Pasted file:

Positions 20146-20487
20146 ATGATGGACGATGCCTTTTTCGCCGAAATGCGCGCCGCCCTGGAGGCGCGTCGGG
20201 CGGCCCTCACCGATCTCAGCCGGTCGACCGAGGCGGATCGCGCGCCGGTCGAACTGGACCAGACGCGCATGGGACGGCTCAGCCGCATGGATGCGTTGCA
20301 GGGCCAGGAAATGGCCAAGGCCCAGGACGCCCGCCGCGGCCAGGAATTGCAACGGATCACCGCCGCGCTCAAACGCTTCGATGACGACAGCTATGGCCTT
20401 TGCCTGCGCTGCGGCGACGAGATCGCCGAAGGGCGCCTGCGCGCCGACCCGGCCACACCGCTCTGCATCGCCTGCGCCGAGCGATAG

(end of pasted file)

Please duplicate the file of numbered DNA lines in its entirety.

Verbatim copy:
Positions 20146-20487
20146 ATGATGGACGATGCCTTTTTCGCCGAAATGCGCGCCGCCCTGGAGGCGCGTCGGG
20201 CGGCCCTCACCGATCTCAGCCGGTCGACCGAGGCGGATCGCGCGCCGGTCGAACTGGACCAGACGCGCATGGGACGGCTCAGCCGCATGGATGCGTTGCA
20301 GGGCCAGGAAATGGCCAAGGCCCAGGACGCCCGCCGCGGCCAGGAATTGCAACGGATCACCGCCGCGCTCAAACGCTTCGATGACGACAGCTATGGCCTT
20401 TGCCTGCGCTGCGGCGACGAGATCGCCGAAGGGCGCCTGCGCGCCGACCCGGCCACACCGCTCTGCATCGCCTGCGCCGAGCGATAG